1940 Buick Super Coupe – 500 hp, 490 lb-ft LS3
We have all noticed how Buicks always leaned towards style and comfort, combined with an understated touch of performance.
If you can remember the technology of the turbocharged V-6 of the late ’80s, the torque of a 455c.i., the styling of a Riviera with a 425c.i. Nailhead, and even the Fireball straight-8. That brand has always carried a bit more panache.
Aubrey King knows what makes a Buick a Buick, after deciding to build his ’40 Super coupe, he took that factory-built style and performance to an entirely new level.
He respected the overall form and lines of the vehicle but knew there was a more stylish street rod on the inside waiting to be uncovered.
It doesn’t get any better than this! Original steel panels were smoothed, finessed, and contoured, creating a smooth, clean flow across the rear of the body. LED tail lamps and a third brake light are molded in the bodywork and almost invisible.
He purchased the car from a friend of his that rescued it from nearly 20 years of storage.
It was almost complete, quite solid, and ideal for the foundation of Aubrey’s plan.
He turned to a couple of close friends, Dave Wright and Greg Davis, for most of the heavy lifting. Dave and Aubrey built and raced dirt track cars for years, and though one may not equate circle racers with the sleek and precision flare of a street rod, it takes a metal craftsman to do both. That is exactly the part where Dave shines.
The two took the decision that a C4 Corvette would provide an ideal update in handling performance and ride quality and they began the chassis transformation.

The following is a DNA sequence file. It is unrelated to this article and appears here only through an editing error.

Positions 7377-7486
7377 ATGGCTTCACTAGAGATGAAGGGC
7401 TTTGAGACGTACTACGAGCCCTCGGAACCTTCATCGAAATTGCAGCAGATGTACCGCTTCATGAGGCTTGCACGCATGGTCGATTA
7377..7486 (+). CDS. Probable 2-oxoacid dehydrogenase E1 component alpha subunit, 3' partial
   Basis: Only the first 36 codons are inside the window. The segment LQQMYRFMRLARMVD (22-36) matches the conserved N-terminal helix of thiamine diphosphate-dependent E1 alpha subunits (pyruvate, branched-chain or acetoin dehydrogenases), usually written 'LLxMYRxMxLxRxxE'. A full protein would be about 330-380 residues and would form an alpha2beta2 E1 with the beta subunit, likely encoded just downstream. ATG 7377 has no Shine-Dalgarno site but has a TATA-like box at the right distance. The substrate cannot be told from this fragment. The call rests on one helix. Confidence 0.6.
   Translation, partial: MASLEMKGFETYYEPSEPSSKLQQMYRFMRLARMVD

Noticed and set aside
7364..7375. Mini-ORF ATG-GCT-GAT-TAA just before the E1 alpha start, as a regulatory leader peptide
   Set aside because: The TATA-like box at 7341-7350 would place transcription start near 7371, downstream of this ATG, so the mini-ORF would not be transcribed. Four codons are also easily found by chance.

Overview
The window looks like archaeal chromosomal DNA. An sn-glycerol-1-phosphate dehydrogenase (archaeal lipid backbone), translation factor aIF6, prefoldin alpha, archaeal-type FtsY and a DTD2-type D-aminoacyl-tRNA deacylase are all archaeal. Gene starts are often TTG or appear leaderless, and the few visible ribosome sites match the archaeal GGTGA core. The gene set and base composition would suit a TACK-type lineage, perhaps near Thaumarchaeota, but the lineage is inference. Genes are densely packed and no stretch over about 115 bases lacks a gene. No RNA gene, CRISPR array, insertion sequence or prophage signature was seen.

The suspension went through a few iterations over the course of the extended build, but was finalized with an air-supported system.
A set of Wilwood six-piston calipers and 14-inch rotors were installed on the front with a four-piston, 13-inch rotor combination in the rear.
While the chassis fabrication was underway, Aubrey was wheeling and dealing used race engines and parts he had accumulated over the years on the track to help the build. This led to an LS1 and 4L60E for a driveline to fit the new Buick frame. As time marched on, the concern for more power to carry the weight of the Buick was raised. The solution was in the form of a 500 hp, 490 lb-ft LS3 built by Don Hardy Race Engines. Voila Problem solved.
When the chassis was wrapping up Dave and Greg set out to update and smooth some of the original Buick sheet metal.
The fender wells were reshaped in order to accommodate larger wheels and tires, Mercedes headlights were grafted into the fenders, and the grille opening was reduced, resulting in the need for a hand-made grille. The two-piece hood was formed as one, lengthened and crafted to hinge from the rear. Quite a tall order, but the team got it done.
The roofline and leaned-over B-pillar were left at their original height and placement. The windshield splitter was removed in favor of V-butted pieces of flush-mounted glass, and a very slight peak was added at the top of the windshield frame.
The custom dash would look right at home in the brand new model.
Greg Davis gets credit for forming and wiring the dash using a computerized Infinitybox system based around the touch screen in the console. It works in harmony with the Vintage Air, Auto Meter Gauges, and stereo/GPS unit.
As the modifications of the body were coming to an end Greg set about the inside cabin, where he crafted a complete dashboard, console, and side door panels.
All was wrapped in a soft leather, and, following the Buick theme, many trim pieces were finished in wood grain by Gemico in Florida.
Ending this masterpiece took 15 long years, just like in every long process there were detours, pauses, ups, and downs, but with the help of Greg, Dave, Chad, and Mike Hoover, an even more super Buick made it out of the garage and onto the streets.
It ’s time now to enjoy the car and rack up some miles.
Tell us what do you think of it?